DR Congo launches probe into exiled opposition leader
Authorities in the Democratic Republic of Congo (DRC) say they are investigating an exiled opposition leader who has vowed to stand in December's presidential elections.
The announcement late Tuesday coincided with a demand by the UN Security Council that the elections -- viewed as crucial for the stability of the troubled central African state -- be staged with "credibility and inclusivity."
Public Prosecutor Flory Kabange Numbune told reporters the authorities had opened a judicial investigation into Moise Katumbi "so that he can answer for his deeds at the appropriate moment."
The inquiry focuses on "appropriation of nationality," he said, alleging that Katumbi held Italian nationality in breach of DRC laws that forbid dual citizenship.
Katumbi will also face trial in a case of alleged recruitment of mercenaries, including a former US soldier, to destabilise the government, he added.
Katumbi, a wealthy businessman and former governor of Katanga province who is president of the major football club TP Mazembe, claims to have unrivalled popularity across the country.
On March 12, at a meeting in the South African city of Johannesburg, he launched his campaign for the presidency and unveiled a new party, "Together for Change."
He already faces an outstanding sentence of three years imprisonment over a property deal and has spent two years in exile in Belgium as a result.
Katumbi, 53, declared he would go back to his native country by June. Congolese authorities have vowed to arrest him if he returns.
- 'False documents' -
Tuesday's announcement came after the magazine Jeune Afrique last week said Katumbi had held Italian nationality between 2000 and 2017, according to the civil registry of San Vito dei Normanni, a small town in southern Italy.
"How can an individual who knows he has Italian nationality be able to show up at our offices to acquire a passport, an identity card?" the prosecutor asked.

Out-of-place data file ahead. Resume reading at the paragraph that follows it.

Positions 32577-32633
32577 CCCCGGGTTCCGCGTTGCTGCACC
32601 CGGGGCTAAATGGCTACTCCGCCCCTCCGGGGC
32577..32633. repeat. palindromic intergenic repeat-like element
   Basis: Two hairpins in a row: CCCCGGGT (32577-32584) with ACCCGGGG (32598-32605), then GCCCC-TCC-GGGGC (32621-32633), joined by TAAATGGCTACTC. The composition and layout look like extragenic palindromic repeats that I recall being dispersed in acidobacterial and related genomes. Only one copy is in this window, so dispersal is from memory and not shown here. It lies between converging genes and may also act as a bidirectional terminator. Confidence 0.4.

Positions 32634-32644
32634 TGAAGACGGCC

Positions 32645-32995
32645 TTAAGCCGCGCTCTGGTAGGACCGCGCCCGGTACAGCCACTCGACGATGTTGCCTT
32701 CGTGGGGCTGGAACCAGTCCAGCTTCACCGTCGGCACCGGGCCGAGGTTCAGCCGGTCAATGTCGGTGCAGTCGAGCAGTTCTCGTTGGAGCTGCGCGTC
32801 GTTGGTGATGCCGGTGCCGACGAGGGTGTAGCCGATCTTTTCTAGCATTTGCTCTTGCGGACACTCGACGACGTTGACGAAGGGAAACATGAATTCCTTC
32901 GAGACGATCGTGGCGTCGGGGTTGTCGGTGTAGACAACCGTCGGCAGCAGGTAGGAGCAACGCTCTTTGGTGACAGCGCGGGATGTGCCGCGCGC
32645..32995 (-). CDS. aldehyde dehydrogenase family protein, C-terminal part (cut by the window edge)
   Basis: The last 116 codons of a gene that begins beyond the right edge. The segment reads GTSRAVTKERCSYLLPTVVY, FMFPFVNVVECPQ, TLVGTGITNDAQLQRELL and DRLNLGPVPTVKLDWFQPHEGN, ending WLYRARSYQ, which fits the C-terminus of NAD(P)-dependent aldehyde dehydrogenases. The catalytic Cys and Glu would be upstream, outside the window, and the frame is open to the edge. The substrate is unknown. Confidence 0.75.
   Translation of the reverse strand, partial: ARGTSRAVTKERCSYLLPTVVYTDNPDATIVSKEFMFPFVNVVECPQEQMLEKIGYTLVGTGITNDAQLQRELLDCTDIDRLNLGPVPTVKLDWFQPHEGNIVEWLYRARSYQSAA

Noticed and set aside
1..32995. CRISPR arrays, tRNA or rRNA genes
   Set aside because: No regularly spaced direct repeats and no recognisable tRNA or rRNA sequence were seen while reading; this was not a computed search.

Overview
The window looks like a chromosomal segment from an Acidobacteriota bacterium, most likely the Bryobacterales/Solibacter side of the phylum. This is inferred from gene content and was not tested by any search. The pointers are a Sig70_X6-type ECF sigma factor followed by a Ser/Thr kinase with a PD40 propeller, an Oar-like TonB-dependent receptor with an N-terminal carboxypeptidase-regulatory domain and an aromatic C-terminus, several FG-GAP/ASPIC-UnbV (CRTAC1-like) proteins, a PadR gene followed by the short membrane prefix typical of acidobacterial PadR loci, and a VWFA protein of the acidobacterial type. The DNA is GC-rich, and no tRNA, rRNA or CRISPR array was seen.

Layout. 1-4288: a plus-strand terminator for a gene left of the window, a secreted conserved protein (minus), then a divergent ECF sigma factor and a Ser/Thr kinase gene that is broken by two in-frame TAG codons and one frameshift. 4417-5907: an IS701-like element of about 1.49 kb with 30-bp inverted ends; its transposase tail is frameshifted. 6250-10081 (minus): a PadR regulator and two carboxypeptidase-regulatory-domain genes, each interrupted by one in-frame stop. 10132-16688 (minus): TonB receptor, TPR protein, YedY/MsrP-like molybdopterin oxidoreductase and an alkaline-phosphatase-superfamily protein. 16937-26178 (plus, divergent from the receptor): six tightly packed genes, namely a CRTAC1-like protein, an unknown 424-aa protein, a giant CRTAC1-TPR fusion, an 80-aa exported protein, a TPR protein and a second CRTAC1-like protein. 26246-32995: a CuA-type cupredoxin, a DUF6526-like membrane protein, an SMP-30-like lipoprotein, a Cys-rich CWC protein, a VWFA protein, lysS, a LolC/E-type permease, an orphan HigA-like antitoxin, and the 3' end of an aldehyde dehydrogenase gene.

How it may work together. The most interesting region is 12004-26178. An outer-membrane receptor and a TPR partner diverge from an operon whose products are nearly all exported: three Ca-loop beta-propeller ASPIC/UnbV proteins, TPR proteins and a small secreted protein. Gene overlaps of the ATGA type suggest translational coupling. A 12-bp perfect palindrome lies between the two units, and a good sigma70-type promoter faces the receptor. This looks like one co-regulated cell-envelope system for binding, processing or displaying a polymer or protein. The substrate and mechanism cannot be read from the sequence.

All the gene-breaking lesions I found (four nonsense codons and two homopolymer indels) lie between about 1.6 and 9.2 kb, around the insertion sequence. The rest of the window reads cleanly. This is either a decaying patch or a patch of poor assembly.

"All the time he was head of the province (of Katanga) he relied on false certificates, false documents."
Katumbi's spokesman, Olivier Kamitatu, reached by phone by AFP said Katumbi was a "victim of harassment" and would "show where he comes from."
Vast, mineral-rich and mired in poverty, the DRC has been chronically unstable since it gained independence from Belgium in 1960.
Mounting tension over the future of its president, Joseph Kabila, has prompted fears that it could spiral into war.
Kabila, 46, in power since the assassination of his father in 2001, refused to leave office when his term expired in December 2016.
The elections were postponed until 2017, and then postponed again. Protests have met with a crackdown that has claimed dozens of lives.
On Wednesday, the UN Security Council, increasing the pressure on Kabila's government, unanimously adopted a resolution to renew the mandate of the UN peacekeeping mission in the DRC until March 2019.
The motion stresses the need to protect civilians as the country heads to the polls.
The resolution "underscores the need to do everything possible to ensure" that the elections "are organized with the requisite conditions of transparency, credibility and inclusivity and security."